"[But] she didn't lose. Instead, she made history, and everyone in that building walked out of there with a smile on their face. How often does an entire racing audience leave the track feeling great about what just happened? Hardly ever. When I heard Trevor Denman say "She's starting to pick them off now..." I knew it was over. In my mind, Zenyatta was either going to beat every horse on that track or none of them at all. It was just a question of whether or not she would fire. After the buffer on my camera ran out, shortly after she crossed the wire, I pumped my fist in the air three or four times exclaiming "YEAH!!! YEAAAAHHHHH!" I gave a hug to my photographer friends Sarah K.A. and T.J. who shot the race right next to me. The three of us were in a little cluster, on our ladders, just past the wire on the turf course. I also apologized to them for letting loose after she had won. I normally don't cheer, but, this was a special occasion. When I made my way back on to the main track, the first people I saw coming towards me were fellow California photographers Bill M., Tom B., Duane L., and Shig K. Without even thinking we all just started hugging each other. I think it was special for us because she was "our horse;" us left coast photographers, with our fair-weather horses, and all-weather tracks. Zenyatta had been our girl for a while now, and when she crossed the wire in front, we all won. The joy and camaraderie we all felt when we came together on that track will be a lasting memory.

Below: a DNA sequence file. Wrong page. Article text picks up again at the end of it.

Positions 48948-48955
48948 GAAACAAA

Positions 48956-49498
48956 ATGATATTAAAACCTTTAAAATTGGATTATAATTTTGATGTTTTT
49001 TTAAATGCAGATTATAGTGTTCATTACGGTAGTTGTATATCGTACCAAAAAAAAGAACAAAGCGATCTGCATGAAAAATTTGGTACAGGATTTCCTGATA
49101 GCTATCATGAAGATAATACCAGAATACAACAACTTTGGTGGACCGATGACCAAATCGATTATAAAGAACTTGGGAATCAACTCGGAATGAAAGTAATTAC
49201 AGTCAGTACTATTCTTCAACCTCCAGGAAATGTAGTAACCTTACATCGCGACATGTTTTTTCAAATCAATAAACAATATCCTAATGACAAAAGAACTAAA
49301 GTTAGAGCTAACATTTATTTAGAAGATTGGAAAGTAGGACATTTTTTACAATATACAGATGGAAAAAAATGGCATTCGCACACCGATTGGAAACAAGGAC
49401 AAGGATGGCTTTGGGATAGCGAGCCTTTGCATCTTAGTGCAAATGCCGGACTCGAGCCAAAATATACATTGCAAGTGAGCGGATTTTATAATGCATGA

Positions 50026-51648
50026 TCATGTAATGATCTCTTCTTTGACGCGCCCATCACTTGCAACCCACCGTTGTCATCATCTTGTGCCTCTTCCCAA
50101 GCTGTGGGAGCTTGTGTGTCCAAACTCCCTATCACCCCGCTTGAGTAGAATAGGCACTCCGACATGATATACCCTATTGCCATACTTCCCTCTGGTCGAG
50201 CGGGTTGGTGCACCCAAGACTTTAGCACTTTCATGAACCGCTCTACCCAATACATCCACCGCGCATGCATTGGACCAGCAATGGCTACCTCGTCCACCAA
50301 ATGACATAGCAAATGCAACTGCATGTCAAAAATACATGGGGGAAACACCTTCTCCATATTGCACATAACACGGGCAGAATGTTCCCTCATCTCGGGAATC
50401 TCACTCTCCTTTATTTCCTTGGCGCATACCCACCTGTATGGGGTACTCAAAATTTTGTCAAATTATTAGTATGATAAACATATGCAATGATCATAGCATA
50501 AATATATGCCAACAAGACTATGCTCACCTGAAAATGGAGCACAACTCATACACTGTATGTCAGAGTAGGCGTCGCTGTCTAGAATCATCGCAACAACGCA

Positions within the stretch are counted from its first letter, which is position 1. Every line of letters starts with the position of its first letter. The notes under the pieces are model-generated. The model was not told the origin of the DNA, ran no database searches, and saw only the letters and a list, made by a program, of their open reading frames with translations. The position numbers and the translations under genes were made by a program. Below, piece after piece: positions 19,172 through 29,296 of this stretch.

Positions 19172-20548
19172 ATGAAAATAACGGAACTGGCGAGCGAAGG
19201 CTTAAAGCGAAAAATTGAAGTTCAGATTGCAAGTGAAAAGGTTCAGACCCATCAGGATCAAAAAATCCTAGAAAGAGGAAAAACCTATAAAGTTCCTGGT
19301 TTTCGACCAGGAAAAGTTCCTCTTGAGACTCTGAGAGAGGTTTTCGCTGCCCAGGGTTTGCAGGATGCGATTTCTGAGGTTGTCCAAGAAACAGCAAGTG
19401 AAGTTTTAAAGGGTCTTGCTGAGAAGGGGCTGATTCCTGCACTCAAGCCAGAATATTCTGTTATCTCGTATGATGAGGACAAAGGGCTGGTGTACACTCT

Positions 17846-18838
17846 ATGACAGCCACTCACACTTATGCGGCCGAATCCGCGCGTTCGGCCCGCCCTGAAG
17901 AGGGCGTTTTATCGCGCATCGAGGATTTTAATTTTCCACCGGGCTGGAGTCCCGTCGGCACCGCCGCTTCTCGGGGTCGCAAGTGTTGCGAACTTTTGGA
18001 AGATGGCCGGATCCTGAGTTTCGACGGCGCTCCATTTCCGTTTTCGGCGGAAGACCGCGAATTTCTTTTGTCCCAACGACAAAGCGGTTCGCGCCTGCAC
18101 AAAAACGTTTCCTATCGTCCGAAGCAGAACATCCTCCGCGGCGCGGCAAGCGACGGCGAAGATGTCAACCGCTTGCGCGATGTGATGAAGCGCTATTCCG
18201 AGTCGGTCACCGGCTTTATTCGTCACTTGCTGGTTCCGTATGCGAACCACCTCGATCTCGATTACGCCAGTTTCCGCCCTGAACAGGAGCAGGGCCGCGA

"The icing on the cake was that my dad was in attendance to witness Zenyatta's historic run. It was his first and last time seeing the mare in person, being that he lives on the east coast. A lifelong football coach and avid sports fan, he's been in attendance for the Super Bowl, World Series, Stanley Cup, NCAA Football National Championship, NCAA Final Four, and the list goes on. He said of Zenyatta's race: "I've never seen anything like it." He couldn't get over how much it meant to everyone in attendance, and the fact that there were people crying all around him. Not to mention the eruption that engulfed the grandstand when Mike Smith swung her out and got clear. He knew he had been witness to one of the all-time great horses and all-time great moments in sports."

Amen to that. Happy Thanksgiving, everybody!

1 comment:

  1. Great story Jamie. We in our little burg are fortunate to have your eyes to see these great events through. VF